I hate having videos which have ads on them but I prefer this version so much that I had to drop one on you all. This band really blows my horn and it’s been on a constant revolution since that day last week that my muffler fell off. Their sound is unique for the time and they are so enthusiastic about what they doing. I will be watching this band.

I couldn’t get through the movie but this song really hit me and even if that is the only thing I got out of the broken muffler Monday, that it’s a good day. This was a little over a week before Christmas which is now over and that’s something I’m thankful for. I perked up at times but generally, the holidays are a drag and I have to pull myself through them with mostly fake enthusiasm. Another year gone and a new one to begin, something else I’m thankful for, another year to perfect my version of the human existence. Things are pretty good and things I’m waiting for seem to be right around the corner. So, on that note enjoy this little ditty from J Roddy and I truly hope all of your holidays were a time of love, relaxation and a realization that life is pretty good when you look at it that way.

I just discovered this song last night and it’s so different from the other one but equally as awesome. The sparseness of this recording is amazing and their harmonies make me wish I knew how to sing. Keeping going J Roddy, I need you and so does America!

Another sort of birthday list

My earlier take on birthday songs was a bit morose. Here’s a different one.

Recently my wife and I decided that we weren’t playing enough music for our children—we’re worried about both the frequency and the variety of the music they hear. So, in addition to our frequent radio games in the car, we’ve added sessions with the pre-fab music channels on TV, alternating channels and genres by day.

I also got some new speakers for my computer or iPod—when the wife isn’t around and I am in control, I try out new albums or old ones on the kids (much to what I can imagine will be my brother’s horror I think they really enjoyed Mumford and Sons and thus allowed me to think about the band in a different way—a subject for a future post).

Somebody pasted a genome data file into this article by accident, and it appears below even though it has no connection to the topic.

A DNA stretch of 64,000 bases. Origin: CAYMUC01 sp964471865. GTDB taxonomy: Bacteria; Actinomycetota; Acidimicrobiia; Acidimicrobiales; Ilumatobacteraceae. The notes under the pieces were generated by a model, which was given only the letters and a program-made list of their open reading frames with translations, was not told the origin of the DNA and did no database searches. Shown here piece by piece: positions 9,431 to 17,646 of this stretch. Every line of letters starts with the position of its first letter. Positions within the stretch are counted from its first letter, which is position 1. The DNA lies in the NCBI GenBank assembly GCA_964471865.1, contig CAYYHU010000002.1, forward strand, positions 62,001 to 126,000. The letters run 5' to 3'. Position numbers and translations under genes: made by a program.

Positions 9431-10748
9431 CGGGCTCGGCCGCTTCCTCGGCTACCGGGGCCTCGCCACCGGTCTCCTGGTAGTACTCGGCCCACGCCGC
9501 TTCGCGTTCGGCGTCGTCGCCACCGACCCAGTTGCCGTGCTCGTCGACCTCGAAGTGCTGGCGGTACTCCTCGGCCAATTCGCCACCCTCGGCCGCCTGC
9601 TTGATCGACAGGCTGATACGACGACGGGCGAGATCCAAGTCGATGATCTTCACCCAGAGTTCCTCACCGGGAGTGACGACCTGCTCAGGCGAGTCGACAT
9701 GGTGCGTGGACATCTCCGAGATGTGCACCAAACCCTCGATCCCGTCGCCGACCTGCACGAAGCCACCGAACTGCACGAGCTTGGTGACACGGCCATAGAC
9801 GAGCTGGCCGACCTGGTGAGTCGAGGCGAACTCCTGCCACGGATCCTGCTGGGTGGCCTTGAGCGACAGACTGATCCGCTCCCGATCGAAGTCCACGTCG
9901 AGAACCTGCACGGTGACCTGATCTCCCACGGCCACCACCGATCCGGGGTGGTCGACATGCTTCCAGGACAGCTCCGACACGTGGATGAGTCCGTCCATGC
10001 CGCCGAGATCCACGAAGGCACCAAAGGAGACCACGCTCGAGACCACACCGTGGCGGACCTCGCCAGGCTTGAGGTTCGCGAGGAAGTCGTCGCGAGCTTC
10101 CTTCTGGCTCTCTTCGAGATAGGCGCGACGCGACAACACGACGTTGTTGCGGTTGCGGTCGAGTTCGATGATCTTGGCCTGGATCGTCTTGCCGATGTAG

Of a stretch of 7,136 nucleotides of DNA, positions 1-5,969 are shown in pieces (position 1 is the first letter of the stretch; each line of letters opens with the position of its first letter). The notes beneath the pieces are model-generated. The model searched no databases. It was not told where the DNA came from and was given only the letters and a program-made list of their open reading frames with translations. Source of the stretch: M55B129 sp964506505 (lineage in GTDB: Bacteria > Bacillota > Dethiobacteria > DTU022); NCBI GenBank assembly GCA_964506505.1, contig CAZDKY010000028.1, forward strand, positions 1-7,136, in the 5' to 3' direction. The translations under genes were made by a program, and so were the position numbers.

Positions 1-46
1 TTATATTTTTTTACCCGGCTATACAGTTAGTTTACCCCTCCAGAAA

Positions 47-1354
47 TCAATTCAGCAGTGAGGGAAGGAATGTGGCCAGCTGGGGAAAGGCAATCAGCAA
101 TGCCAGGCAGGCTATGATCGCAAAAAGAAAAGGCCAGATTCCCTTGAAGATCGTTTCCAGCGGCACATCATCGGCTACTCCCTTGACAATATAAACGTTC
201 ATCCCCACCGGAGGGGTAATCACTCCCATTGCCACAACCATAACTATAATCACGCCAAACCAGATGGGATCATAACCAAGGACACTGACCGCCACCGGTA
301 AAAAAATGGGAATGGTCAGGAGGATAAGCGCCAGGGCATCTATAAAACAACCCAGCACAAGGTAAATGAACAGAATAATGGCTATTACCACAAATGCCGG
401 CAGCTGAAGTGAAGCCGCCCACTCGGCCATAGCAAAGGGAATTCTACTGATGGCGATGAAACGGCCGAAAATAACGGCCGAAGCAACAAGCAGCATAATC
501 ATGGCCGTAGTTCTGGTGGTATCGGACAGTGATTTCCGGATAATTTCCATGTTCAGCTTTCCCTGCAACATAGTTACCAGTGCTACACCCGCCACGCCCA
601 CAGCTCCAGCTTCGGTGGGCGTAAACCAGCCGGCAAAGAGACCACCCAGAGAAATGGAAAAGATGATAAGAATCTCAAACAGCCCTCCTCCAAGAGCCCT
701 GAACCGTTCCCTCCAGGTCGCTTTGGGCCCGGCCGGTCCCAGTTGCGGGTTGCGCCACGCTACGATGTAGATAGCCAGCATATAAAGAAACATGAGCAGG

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My Musical Mentors: Hippie Neighbor # 1

 

The only people who influenced my musical knowledge and appreciation more than my parents and my brother were my hippie neighbors. Until recently, the house the Elder J and I grew up in was the only house in the midst of a few thousand acres of old logging land that had largely grown back. Now, there are some encroaching neighbors along the road and elsewhere but until about 8 years ago, this was our domain. It was so private, that not only did my father routinely walk the dog in his underwear when we ere very young, I also used to shoot cans with my .22 from my bedroom window.

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On the Radio (Flashbacks): Banditos

One unintended consequence of listening to the radio so much recently is that I still often hear songs that played on the radio when I was much younger. The popular format of many stations (modern rock) seems to allow for music at the roots of the modern era (as far back as New Wave, sometimes punk). As a result, listeners get to hear new music and the sounds of our youth (for those of us who are older).

(Just think, our parents had to listen to oldies stations)

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The Worst Concert Ever

“Why should I change? He’s the one who sucks.” Michael Bolton (Office Space)


While many of our comments on and anecdotes about music have to do with music merely as sound, as the score for charged moments in our lives or the cue to dial up vivid memories, music also surrounds us in tactile and physical ways. The Younger J and I have, at different points in our lives, attended many and varied concerts (and too few together). Seeing an artist live and as part of a community of listeners can drastically change the way you engage with music. The live performance returns music to the breathing pulse of the living from the frozen state of recorded sound.

Continue reading